Aj Concrete Pumping, Inc. v. Richard O'Brien Equipment Sales, Inc.

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256 Ga. 795 (1987)

353 S.E.2d 496



Supreme Court of Georgia.

Decided March 12, 1987.

J. Christopher Simpson, for appellants.

Harry W. Bassler, for appellee.

GREGORY, Justice.

Alan Bone, President of appellant A. J. Concrete Pumping, Inc., was for approximately eleven years an employee of Richard O'Brien, President of appellee. When Bone failed to get a promotion he sought, he left O'Brien's employ, and several months later began a concrete pumping operation. Thereafter he sought to buy two pieces of concrete pumping equipment from O'Brien. The evidence indicates that Bone was unable to obtain financing to purchase the equipment on his own, and sought to have O'Brien purchase the equipment and lease it to Bone. O'Brien purchased the equipment and delivered lease agreements to Bone. Bone executed the agreements and returned them to O'Brien. Bone testified that while he "glanced at" the agreements, he did not read them.

Some months later Bone turned the documents over to his attorney. Bone learned at that time that the agreement contained no option to purchase the equipment which, he testified, he had been assured by an employee of O'Brien would be a part of the agreement. He notified O'Brien who delivered to Bone an option to purchase the *796 equipment for $100 at the end of the lease. Bone did not sign the option but some five months later delivered to O'Brien a proposed option to purchase the equipment for $100 at any time during the term of the lease. O'Brien refused to accept this agreement. Nearly two years after O'Brien had delivered the initial option to purchase to Bone, Bone executed it and tendered it to O'Brien. When O'Brien refused to accept it the appellant filed this action seeking reformation of the lease agreement to include the initial option to purchase. The trial court granted the appellee's motion for directed verdict at the close of the appellant's evidence. We affirm.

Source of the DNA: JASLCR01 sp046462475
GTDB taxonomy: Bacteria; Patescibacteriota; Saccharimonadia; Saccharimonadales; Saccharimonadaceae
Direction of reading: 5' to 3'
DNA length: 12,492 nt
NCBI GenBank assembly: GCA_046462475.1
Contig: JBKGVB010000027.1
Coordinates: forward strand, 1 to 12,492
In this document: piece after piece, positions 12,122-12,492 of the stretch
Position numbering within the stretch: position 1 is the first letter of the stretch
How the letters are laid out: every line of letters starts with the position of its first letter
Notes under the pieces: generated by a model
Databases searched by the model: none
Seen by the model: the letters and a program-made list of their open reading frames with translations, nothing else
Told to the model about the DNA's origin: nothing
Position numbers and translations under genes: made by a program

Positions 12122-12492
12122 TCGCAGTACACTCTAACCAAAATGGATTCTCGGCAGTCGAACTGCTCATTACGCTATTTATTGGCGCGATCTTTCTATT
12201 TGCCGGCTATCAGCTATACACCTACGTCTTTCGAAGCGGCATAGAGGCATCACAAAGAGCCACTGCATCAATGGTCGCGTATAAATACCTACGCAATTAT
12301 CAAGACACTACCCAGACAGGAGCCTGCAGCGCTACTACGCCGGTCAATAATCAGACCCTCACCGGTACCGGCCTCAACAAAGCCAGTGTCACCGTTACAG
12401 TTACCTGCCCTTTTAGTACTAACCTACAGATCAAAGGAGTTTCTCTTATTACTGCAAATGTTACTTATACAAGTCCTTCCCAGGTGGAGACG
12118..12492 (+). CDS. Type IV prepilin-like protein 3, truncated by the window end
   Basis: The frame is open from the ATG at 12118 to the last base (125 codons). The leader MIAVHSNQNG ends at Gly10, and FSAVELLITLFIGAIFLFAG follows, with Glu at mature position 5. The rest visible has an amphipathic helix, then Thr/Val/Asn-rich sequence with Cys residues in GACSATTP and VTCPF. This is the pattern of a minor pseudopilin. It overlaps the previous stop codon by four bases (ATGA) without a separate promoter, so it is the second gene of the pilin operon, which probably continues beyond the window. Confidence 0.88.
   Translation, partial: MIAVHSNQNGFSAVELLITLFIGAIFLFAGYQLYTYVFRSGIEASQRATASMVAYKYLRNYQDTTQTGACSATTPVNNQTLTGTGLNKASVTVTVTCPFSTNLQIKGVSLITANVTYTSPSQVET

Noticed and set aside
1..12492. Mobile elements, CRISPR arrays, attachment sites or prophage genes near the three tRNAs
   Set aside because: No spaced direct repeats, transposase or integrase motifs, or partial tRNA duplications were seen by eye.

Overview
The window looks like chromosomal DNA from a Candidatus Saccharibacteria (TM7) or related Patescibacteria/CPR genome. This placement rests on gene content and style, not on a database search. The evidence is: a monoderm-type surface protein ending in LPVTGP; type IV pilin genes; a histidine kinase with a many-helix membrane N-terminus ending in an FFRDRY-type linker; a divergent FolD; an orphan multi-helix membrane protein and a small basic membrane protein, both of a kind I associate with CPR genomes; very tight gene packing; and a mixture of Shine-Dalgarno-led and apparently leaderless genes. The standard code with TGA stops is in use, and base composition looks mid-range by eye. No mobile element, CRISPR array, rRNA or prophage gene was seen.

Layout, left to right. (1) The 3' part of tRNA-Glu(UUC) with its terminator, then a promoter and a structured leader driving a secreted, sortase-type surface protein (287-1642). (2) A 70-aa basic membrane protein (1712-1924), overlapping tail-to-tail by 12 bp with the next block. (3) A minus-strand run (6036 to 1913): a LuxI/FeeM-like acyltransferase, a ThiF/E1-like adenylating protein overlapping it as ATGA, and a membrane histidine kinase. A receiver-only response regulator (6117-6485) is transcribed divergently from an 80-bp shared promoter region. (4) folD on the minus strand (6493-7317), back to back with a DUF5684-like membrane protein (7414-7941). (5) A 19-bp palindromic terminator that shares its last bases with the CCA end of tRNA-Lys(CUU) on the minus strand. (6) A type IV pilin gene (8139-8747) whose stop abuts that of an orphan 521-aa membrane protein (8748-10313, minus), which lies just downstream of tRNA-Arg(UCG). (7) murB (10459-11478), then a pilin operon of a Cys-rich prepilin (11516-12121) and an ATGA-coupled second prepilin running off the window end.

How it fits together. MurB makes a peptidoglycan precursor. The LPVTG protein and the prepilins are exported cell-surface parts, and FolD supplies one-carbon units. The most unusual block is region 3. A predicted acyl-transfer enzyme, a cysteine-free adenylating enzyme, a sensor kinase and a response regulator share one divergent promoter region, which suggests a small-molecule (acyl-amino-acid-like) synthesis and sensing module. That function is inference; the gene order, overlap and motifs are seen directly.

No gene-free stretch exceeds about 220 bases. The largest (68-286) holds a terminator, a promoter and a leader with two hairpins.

1. "A mistake relievable in equity is some unintentional act, omission, or error arising from ignorance, surprise, imposition, or misplaced confidence." OCGA ยง 23-2-21. Where reformation is sought on the ground of mutual mistake, it must, of course, be proved to be the mistake of both parties. Layfield v. Sanford, 247 Ga. 92, 93 (274 SE2d 450) (1981). We have examined the record in this case and find no evidence of mutual mistake. "[E]quity will reform a written instrument for the unilateral mistake of one party accompanied by fraud or inequitable conduct on behalf of the other party." Layfield at 93. There is likewise no evidence of fraud or inequitable conduct in the record before us. Further, if a party by reasonable diligence could have known the truth, the instrument will not be reformed. Martin v. Heard, 239 Ga. 816 (238 SE2d 899) (1977). It is undisputed that Bone did not read the lease agreement until months after he signed it.

Relying on Cochran v. Murrah, 235 Ga. 304, 305 (219 SE2d 421) (1975), the appellant argues that the "confidential relationship" shared by Bone and O'Brien relieved Bone of his duty to read the lease agreement. We do not agree. The record does not demonstrate that a confidential relationship existed between Bone and O'Brien, but rather shows that they were friends engaged in an arms length transaction.

2. We have carefully reviewed the remaining issues raised and find no error.

Judgment affirmed. All the Justices concur, except Smith, J., not participating.